Meanwhile, the Lab’s C.W. Anderson analyzed the statements of several news orgs’ counsel at an FTC hearing earlier this month, finding in them a blueprint for how they plan to protect (or control) their content online. Some of those arguments include the hot news doctrine, as well as a concept of aggregation as an opt-in system. Both Anderson’s and Bayard’s pieces are lucid explanations of what’s sure to be a critical area of media law over the next couple of years.

And in another case, a federal appeals judge at least temporarily lifted the FCC’s cross-ownership ban that prevents media companies from owning a newspaper and TV station in the same outlet. Here’s the AP story on the ruling, and just in time, we got a great summary by Molly Kaplan of the New America Foundation of the “what” and “so what” of media concentration based on a Columbia University panel earlier this month.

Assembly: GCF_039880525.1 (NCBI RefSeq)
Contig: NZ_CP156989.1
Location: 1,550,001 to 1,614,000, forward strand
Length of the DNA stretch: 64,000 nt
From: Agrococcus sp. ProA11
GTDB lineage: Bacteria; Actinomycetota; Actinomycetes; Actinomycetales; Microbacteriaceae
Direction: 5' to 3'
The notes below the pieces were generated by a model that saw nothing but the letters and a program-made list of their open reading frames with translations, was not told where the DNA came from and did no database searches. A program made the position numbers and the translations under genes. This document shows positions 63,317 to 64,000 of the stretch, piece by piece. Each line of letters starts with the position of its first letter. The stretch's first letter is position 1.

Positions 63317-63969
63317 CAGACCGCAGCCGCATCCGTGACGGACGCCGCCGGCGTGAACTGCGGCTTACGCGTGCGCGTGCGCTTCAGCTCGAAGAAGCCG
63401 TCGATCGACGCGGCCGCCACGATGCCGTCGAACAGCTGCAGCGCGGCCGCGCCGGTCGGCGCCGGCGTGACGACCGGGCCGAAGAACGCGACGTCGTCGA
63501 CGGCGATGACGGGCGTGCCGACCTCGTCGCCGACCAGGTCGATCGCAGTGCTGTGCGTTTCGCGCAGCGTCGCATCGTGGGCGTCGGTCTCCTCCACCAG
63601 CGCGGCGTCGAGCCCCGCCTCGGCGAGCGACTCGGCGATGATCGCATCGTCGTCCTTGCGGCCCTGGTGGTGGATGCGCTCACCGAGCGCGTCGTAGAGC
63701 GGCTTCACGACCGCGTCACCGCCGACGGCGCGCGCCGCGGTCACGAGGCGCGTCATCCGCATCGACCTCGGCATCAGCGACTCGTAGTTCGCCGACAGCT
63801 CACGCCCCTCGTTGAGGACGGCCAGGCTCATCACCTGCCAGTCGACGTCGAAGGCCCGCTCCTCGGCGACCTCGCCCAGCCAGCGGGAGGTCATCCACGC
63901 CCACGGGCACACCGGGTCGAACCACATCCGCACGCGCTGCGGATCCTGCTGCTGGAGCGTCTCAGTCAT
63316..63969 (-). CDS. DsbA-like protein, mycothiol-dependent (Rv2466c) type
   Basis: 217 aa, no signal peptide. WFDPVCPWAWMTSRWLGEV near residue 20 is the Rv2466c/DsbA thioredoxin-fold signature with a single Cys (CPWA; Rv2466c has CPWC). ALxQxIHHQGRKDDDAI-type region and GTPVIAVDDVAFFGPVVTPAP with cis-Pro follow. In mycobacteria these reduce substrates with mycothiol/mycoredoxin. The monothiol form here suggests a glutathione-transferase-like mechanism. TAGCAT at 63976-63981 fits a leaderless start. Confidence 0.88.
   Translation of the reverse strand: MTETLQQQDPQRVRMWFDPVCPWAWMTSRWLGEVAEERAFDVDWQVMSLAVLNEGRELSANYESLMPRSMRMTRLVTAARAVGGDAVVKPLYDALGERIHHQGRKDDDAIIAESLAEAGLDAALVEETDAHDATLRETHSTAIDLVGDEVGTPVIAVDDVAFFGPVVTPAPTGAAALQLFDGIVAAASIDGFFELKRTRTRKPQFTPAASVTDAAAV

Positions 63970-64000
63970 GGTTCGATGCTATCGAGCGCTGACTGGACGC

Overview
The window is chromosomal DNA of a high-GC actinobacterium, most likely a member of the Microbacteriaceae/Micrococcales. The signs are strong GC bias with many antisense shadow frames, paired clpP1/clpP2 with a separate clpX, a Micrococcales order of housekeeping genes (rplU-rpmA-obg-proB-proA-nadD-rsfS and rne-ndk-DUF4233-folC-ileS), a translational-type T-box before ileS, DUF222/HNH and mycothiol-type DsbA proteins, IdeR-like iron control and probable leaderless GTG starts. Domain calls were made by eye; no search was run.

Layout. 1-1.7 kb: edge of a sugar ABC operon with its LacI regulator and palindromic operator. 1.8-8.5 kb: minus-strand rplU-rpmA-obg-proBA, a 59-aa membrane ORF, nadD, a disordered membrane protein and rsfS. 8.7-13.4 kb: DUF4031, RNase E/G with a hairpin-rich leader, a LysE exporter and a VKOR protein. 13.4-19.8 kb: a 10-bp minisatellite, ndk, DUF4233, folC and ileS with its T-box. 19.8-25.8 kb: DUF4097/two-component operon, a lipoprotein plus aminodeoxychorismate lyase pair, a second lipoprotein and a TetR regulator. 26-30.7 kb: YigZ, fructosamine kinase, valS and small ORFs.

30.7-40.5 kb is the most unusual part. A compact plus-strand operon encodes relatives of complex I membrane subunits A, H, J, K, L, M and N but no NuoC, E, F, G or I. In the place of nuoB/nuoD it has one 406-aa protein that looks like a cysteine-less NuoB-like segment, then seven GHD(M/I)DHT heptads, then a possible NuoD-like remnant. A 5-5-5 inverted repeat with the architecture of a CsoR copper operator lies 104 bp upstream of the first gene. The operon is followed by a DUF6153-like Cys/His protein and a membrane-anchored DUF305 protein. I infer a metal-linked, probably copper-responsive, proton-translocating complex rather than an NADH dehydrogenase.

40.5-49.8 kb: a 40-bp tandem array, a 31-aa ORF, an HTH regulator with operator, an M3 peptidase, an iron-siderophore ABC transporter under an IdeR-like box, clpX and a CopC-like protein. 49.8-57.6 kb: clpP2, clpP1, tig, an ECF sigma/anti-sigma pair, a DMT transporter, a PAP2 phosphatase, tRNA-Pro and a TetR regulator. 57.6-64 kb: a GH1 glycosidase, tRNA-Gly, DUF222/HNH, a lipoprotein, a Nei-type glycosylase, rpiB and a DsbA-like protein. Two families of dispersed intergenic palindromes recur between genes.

Health care coverage taken to task: Health care reform, arguably the American news media’s biggest story of the past year, culminated this week with the passage of a reform bill. Washington Post media critic Howard Kurtz was among the first to take a crack at a postmortem on the media’s performance on the story, chiding the press in a generally critical column for focusing too much (as usual) on the political and procedural aspects of health care reform, rather than the substance of the proposals. The news media produced enough data and analysis to satisfy policy junkies, Kurtz said, but “in the end, the subject may simply have been too dense for the media to fully digest…For a busy electrician who plugs in and out of the news, the jousting and the jargon may have seemed bewildering.”